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County Rise In COVID Cases Causes Worry As State Lifts More Restrictions

City and county could allow tattoo and massage parlors to open

Published on Thursday, October 22, 2020 | 9:57 am

The city and the county could amend their respective health orders to allow all personal care services, including tattoo shops and massage parlors, to open indoors with modifications, the state’s top public health official announced earlier this week.

As in past cases, local jurisdictions may set their own rules that are more restrictive, meaning personal services may remain closed in some areas.

In Los Angeles County, public health officials said they were reviewing the state recommendations and would consult with the Board of Supervisors about the timing for the additional openings. 

County health officials say there have been concerning upticks in cases in recent weeks, delaying a move to a less-restrictive tier on the state’s economic reopening roadmap.

But despite those concerns and the county’s continued spot in the most restrictive “purple” tier of the state’s matrix, health officials said more restrictions on business operations will be lifted this week, including:

  • removal of the one-day-advance-reservation requirement for customers of wineries and craft breweries;
  •  removal of the requirement that winery customers purchase food with alcohol; and
  • authorization for family entertainment centers to reopen outdoors.

“I hope this provides much-needed relief and respite for residents who are looking for activities outside their homes,”’ County Supervisor Kathryn Barger said Wednesday. “These updates will also bring more employees back to work.”

The county is also expanding a program that allows schools to resume in-person instruction for high-need and English-learning students. That program currently allows schools to bring those students back to campus, accounting for up to 10 percent of a school’s overall enrollment. That limit is now being increased to 25 percent, Barger said, “so more students and youth can have access to their teachers and the on-site support systems that are so critical for their growth and for their education.”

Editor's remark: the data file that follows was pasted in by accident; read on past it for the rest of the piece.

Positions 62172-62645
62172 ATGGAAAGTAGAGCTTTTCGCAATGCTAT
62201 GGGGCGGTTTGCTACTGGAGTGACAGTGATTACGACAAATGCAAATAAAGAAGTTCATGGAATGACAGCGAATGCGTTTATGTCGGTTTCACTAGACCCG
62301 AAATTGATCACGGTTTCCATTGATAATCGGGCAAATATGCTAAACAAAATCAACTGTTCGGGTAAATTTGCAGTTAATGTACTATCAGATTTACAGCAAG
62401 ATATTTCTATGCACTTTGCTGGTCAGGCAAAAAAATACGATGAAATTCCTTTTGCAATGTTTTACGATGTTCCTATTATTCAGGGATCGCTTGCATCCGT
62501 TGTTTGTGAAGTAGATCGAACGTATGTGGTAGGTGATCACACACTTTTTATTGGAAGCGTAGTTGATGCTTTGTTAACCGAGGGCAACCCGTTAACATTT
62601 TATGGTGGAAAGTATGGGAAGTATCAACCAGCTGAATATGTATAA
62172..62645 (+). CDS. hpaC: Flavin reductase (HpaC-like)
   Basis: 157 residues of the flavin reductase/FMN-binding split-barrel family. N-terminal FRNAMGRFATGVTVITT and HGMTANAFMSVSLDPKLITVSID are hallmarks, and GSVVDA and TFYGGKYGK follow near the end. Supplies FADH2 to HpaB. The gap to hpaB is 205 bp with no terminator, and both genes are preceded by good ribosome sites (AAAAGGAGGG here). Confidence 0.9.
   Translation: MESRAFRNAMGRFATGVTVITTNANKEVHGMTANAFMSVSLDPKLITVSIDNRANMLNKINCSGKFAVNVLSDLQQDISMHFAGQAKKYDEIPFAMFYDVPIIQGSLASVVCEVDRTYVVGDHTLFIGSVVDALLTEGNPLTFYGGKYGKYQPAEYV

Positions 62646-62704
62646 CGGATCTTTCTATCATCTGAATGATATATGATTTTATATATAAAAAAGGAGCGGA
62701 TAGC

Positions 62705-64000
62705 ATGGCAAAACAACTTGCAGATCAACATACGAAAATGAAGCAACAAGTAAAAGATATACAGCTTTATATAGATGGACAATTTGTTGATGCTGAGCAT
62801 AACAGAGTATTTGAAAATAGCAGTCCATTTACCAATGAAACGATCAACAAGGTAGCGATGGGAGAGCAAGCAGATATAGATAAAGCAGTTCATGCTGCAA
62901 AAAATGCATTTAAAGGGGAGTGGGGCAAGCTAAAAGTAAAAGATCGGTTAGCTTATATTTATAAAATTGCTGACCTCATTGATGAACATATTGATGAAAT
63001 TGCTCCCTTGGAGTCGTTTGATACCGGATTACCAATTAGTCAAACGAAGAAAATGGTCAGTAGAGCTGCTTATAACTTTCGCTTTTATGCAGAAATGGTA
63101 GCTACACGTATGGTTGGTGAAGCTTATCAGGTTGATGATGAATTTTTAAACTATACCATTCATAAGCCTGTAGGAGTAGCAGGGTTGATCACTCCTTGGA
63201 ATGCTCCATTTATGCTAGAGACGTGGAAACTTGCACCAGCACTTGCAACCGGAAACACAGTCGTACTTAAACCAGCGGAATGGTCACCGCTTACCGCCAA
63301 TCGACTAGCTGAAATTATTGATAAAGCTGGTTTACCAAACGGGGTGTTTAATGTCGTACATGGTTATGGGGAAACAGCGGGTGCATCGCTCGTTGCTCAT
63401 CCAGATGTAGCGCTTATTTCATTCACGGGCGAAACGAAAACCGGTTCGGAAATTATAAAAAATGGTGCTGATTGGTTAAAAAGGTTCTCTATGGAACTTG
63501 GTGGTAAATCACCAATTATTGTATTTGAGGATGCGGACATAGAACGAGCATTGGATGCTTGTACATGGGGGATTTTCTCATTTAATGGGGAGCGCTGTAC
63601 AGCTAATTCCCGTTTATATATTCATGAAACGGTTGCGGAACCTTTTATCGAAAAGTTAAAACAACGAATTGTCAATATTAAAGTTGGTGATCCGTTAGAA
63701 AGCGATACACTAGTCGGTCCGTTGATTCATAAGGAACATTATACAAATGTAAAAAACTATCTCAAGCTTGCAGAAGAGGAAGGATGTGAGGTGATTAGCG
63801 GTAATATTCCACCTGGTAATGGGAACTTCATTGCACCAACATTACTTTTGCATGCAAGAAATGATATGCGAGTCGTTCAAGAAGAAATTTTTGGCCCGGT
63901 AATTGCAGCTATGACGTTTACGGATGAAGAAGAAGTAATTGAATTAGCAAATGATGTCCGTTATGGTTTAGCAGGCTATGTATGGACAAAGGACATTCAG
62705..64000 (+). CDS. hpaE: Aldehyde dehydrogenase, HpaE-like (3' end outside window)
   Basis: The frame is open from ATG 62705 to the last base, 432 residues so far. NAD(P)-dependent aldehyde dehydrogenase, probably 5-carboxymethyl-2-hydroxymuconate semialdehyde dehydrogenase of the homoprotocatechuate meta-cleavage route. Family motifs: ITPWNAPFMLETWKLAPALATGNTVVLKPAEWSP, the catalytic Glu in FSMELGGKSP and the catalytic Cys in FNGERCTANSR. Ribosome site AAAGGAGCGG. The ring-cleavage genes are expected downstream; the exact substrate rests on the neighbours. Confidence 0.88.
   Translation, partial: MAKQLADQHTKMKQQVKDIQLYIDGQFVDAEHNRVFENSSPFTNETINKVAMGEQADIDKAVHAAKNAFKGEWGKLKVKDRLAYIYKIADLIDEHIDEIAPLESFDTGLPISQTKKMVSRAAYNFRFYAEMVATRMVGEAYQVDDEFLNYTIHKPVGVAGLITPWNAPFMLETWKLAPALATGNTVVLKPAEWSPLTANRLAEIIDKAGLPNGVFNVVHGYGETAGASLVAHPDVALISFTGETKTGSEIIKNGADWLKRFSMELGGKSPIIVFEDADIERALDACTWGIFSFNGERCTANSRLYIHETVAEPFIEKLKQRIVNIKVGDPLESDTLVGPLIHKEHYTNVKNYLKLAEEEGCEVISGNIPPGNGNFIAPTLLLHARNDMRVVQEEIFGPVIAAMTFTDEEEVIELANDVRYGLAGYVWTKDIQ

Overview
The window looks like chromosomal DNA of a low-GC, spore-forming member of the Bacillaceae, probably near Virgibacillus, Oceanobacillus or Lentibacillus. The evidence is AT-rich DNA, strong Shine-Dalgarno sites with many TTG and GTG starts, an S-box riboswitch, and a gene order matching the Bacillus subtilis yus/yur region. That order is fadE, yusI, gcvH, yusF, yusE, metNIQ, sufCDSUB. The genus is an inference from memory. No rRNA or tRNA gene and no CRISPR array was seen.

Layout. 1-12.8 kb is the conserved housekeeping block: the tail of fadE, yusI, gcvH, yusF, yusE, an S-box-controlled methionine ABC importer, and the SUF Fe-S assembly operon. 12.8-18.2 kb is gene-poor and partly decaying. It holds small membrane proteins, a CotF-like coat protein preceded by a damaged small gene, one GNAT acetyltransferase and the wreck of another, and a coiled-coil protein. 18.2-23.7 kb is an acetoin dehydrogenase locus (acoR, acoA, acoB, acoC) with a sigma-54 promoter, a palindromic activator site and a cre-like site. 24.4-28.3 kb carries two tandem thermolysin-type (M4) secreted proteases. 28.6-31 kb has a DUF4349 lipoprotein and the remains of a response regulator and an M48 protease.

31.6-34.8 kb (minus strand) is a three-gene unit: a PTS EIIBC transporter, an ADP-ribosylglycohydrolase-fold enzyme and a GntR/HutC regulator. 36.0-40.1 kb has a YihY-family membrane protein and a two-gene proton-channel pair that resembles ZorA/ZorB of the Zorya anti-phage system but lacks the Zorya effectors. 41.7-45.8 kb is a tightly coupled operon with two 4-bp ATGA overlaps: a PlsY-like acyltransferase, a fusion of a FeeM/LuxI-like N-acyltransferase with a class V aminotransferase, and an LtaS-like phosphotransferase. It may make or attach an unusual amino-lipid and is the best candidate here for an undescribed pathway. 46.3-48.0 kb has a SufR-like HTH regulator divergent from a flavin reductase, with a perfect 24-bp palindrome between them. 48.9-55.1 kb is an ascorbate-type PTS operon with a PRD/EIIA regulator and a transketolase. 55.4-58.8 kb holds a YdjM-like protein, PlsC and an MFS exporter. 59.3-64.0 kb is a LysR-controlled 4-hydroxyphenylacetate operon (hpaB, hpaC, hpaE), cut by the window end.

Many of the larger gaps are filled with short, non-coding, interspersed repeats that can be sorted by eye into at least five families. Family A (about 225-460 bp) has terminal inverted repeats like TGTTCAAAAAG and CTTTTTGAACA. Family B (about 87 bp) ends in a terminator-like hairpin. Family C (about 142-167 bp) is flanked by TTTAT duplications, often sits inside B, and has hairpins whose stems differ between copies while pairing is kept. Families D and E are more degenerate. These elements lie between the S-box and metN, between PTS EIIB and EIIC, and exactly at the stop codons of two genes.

Public Health Director Barbara Ferrer said that as of this week, 986 schools are taking part in that program, with nearly 35,000 students now receiving in-person instruction and nearly 20,000 teachers and staff back on campuses.

Four school campuses this week also were approved for waivers allowing them to resume in-person instruction for students in pre-kindergarten through second grade. Ferrer said a total of 110 schools have applied for those waivers so far, and more applications are being processed by the county and state.

Barger said the changes in the county’s health order will likely be finalized by Friday. It is unclear if those businesses will be included in the Friday revision.

As she has throughout the pandemic, Ferrer noted that more businesses reopening means more interaction among residents, potentially leading to more spread of COVID-19. She implored businesses and residents to adhere to all health protocols to limit such transmission.

“We have made a great deal of progress in L.A. County since we

experienced the large surge in cases, hospitalizations, and deaths in mid-July,” Ferrer said. “But the last couple of weeks we’ve seen some small increases in cases and test positivity rates, which are concerning as we continue to make progress on reopening schools and businesses. With more interactions between people, there’s an increased risk of transmission that can result in people becoming seriously ill and, tragically for some, passing away.”

She noted that from August through the start of September, the county was averaging fewer than 800 new cases per day.

“However, since the middle of September, we started to see the daily number of cases creep up, and this is a cause for some worry,” she said.

“Last week, the average number of cases was about 1,000 cases per day.”

She also said the county’s seven-day average positivity rate among those tested for the virus had crept slightly upward, ranging between 3.4 percent and 3.7 percent over the past month.

“Similar to our case data, this is a slight increase we will need to carefully watch,” Ferrer said.

The county on Wednesday reported 510 new cases, but Ferrer again said the number is artificially low due to continued technical problems with the reporting systems the county uses to compile testing results. Ferrer said the county hopes to have those issues resolved by the end of the week to provide more accurate data on this week’s case numbers.

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